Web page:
Tuesday, September 14, 2010

eBay's Advertising of Tiffany Jewelry Not Proven Misleading

This posting was written by William Zale, Editor of CCH Advertising Law Guide.

The famous jeweler Tiffany failed to establish that online marketplace eBay engaged in misleading advertising under the Lanham Act in connection with the sale of counterfeit “Tiffany” jewelry on its site, the federal district court in New York City has ruled.

eBay advertised the sale of Tiffany goods on its website in various ways. Among other things, eBay provided hyperlinks to “Tiffany,” “Tiffany & Co. under $150,” “Tiffany & Co.,” “Tiffany Rings,” and “Tiffany & Co. under $50.” eBay also purchased advertising space on search engines, in some instances providing a link to eBay's site and exhorting the reader to “Find tiffany items at low prices.”

Prior Decisions

Following trial in 2008, the court rejected Tiffany’s false advertising claims (CCH Advertising Law Guide ¶63,019). The court found that eBay’s advertising was not literally false and or likely to mislead consumers because authentic items were offered for sale, and inauthentic items were only listed on eBay due to the illicit acts of third parties.

On appeal, the U.S. Court of Appeals in New York City agreed that eBay’s ads were not literally false but ordered the trial court to take a fresh look at whether eBay’s advertising was likely to mislead or confuse consumers, in light of evidence that eBay knew that “Tiffany” products advertised and sold on eBay often were counterfeit (CCH Advertising Law Guide ¶63,792).

Likelihood of Confusion

On remand, the trial court noted that Tiffany had not produced extrinsic evidence of deception such as a consumer survey typically required to prove that a substantial portion of consumers in fact were misled by advertising.

Instead, Tiffany relied on (1) declarations of three eBay customers who believed that they bought counterfeit Tiffany goods on eBay, (2) testimony from a Tiffany employee that Tiffany had received numerous emails complaining of counterfeit Tiffany goods on eBay, and (3) 125 emails sent by customers to eBay complaining of counterfeit Tiffany goods.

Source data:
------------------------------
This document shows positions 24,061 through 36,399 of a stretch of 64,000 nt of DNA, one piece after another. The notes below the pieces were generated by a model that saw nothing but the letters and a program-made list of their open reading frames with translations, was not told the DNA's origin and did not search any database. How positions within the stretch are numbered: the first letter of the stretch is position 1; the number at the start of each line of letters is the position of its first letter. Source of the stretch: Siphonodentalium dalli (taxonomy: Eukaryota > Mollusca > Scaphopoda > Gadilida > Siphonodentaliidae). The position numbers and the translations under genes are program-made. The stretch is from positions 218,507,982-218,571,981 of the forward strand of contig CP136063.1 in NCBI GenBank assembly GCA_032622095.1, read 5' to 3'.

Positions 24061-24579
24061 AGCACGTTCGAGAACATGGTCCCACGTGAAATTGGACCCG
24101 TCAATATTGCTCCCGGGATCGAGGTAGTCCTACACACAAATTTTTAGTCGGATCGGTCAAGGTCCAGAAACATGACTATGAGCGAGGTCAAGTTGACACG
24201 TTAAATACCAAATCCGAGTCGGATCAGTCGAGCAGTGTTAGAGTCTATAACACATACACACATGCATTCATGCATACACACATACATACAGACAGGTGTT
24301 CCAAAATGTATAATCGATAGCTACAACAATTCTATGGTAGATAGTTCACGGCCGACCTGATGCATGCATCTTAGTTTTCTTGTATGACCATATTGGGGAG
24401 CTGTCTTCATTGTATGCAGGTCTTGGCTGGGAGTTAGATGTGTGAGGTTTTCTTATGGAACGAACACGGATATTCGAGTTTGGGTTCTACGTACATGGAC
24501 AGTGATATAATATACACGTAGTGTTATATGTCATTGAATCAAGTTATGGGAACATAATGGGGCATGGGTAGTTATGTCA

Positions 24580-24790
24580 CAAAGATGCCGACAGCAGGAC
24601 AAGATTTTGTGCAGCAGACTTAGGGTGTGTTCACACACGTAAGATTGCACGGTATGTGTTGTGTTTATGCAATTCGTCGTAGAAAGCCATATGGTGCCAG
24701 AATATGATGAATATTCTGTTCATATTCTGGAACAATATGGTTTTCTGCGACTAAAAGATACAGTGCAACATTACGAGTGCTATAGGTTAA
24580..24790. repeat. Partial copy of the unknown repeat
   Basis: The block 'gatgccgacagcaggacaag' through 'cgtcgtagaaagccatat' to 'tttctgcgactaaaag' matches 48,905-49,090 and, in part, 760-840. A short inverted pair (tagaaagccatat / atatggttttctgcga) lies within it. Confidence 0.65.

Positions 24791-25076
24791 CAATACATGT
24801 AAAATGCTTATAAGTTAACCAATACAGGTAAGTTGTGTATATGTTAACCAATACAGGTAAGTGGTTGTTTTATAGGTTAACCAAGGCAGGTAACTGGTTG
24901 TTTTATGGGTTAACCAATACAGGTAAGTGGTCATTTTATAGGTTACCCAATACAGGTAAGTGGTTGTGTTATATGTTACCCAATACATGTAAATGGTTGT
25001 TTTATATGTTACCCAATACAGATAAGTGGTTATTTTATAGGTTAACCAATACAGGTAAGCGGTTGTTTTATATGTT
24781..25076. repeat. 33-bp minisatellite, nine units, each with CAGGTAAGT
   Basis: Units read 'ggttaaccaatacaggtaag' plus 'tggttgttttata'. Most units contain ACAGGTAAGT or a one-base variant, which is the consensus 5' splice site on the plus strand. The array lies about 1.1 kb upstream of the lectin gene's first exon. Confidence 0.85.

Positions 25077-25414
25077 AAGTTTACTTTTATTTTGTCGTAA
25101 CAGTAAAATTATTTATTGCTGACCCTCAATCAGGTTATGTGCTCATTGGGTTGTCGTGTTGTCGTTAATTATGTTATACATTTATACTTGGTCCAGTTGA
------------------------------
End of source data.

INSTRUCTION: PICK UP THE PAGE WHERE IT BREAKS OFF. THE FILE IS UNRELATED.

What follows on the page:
Because none of the complaining customers referred to any eBay advertisements, the court held that no extrinsic evidence indicated that the ads were misleading or confusing.

Intent to Deceive

An exception to the extrinsic evidence rule exists, according to the court. When an advertiser has intentionally set out to deceive the public, and the conduct is of an egregious nature, a presumption arises that consumers are, in fact, being deceived.

Tiffany contended that eBay’s intent to deceive was proven at trial by the fact that eBay continued advertising the availability of Tiffany products on its website after it had been notified that a sizable portion of the products were counterfeit. The court held that Tiffany waived this argument by failing to raise it before, during, or after trial, or on appeal.

eBay’s conduct could not be found egregious because there was no proof that eBay was aware those consumers were being misled by its advertisements, the court concluded. In addition, eBay took substantial steps to prevent and detect the sale of counterfeit goods on its website.

The opinion in Tiffany (NJ) Inc. v. eBay, Inc., filed September 13, 2010, will be reported at CCH Advertising Law Guide ¶63,967.

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